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brought out at the same time by Joseph Elderton, a young Attorney.
p. 178.—“seeming justification of our blackamoor or negro Othello." “I believe,” says an anonymous critic, "in one edition of Coryatt's Crudities there is a drawing of the Venetian General, Othello, representing him tawny. Schlegel's reasons for Othello's blackness might be compared with Coleridge's against it.” Schlegel's view of the subject is as follows: “What a happy mistake it was that led Shakspeare to convert the Moor,' under which name, in the original story, a baptized Saracen of the Northern coast of Africa was unquestionably meant, into a proper negro! We recognize in Othello the wild nature of that burning zone, which produces the most violent beasts of prey, and the deadliest poisons, subdued in appearance only by love of fame, by foreign laws of honor, and by nobler and milder manners. His jealousy is not that jealousy of the heart which is compatible with the tenderest sensibility and devotedness toward the beloved object; it is that sensual frenzy, which in torrid climes has produced the unworthy confinement of women and other unnatural usages. A drop of this poison shed in his veins sets his whole blood in a ferment. The Moor appears noble, open, confiding, grateful for the love shown him ;—and he is all this; and, furthermore, he is a hero, who despises danger, a worthy commander of armies, a true servant of the state; but in a moment the mere physical force of passion overthrows all his acquired and habitual virtues, and gives the upper hand to the savage over the cultivated man in his nature. Even in the expression of his rage to revenge himself on Cassio, the despotism of the blood over the will betrays itself. At last, in his repentance, a genuine tenderness for his murdered wife and anguish from the sense of honor destroyed speak out of him in presence of the witnesses of his deed : and in the midst of all this he falls upon himself with the fury with which a tyrant tortures a rebellious slave. He suffers, like a double man, at once in the higher and the lower sphere into which his being is divided." Vol. iii. pp. 288, 9. Lecture xii. (xxv.)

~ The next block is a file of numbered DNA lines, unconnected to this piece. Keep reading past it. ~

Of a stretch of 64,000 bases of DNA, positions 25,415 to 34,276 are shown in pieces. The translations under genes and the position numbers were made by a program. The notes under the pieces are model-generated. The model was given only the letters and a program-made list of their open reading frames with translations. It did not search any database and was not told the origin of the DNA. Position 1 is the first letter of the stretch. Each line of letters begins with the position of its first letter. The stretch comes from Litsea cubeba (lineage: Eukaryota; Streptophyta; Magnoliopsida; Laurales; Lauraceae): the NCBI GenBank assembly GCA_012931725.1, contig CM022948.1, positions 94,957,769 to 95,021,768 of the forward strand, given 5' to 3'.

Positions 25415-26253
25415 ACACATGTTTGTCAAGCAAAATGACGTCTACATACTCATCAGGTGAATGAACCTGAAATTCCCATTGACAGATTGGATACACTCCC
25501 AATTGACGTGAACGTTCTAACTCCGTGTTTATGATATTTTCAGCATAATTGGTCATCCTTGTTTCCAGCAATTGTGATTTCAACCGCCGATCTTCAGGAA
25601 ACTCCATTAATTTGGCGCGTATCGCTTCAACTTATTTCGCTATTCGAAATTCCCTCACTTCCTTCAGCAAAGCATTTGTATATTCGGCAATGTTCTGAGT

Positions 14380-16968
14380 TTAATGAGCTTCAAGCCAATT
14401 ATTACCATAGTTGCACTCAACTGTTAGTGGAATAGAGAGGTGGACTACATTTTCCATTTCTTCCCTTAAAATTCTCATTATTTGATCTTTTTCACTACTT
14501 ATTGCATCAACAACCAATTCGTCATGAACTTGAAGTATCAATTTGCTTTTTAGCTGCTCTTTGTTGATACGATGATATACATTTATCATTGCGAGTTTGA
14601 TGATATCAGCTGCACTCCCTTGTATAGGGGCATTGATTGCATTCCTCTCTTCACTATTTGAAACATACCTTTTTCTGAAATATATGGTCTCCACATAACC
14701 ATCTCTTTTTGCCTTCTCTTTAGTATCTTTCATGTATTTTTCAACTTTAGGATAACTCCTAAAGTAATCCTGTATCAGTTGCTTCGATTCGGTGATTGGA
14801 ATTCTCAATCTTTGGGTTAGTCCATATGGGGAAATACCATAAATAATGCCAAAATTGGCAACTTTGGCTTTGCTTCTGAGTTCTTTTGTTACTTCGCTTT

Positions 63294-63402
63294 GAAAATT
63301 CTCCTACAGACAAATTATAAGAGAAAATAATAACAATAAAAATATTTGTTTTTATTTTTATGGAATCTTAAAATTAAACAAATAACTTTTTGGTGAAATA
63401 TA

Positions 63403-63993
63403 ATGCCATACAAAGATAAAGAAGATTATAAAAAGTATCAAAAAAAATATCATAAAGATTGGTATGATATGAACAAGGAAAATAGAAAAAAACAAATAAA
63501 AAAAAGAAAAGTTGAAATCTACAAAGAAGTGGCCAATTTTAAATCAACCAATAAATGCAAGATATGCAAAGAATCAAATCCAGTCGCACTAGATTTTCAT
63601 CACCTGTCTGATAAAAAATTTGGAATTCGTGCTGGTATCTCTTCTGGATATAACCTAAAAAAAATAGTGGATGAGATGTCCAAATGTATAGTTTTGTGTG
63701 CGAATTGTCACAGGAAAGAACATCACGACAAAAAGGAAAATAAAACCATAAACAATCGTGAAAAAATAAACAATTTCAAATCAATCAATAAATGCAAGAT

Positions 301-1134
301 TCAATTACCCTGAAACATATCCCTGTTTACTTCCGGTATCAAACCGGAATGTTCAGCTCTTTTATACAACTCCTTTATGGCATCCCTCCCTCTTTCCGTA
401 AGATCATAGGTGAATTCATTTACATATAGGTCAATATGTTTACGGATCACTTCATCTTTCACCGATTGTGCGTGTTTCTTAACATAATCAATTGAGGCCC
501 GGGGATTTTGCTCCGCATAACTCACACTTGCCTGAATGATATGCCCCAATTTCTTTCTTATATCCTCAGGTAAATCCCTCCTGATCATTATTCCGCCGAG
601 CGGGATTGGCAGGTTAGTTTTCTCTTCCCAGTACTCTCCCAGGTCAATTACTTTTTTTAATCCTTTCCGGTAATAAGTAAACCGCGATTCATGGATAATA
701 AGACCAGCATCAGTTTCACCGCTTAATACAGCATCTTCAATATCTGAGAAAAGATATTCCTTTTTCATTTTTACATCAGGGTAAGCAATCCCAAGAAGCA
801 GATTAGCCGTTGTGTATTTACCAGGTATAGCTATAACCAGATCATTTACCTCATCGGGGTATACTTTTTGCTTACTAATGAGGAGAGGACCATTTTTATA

p. 291.--"the crusading armaments.” There must have been some mistake in the report of this passage, if not in the original conception of it; for the last crusades were undertaken in the earlier part of the thirteenth century; Dante's poetry was not produced till the beginning of the fourteenth. The error was noted in a critique on the Lit.
The Signature S. C. has been omitted by mistake in two or three Notes at the foot of the page.
END OF VOL. IV.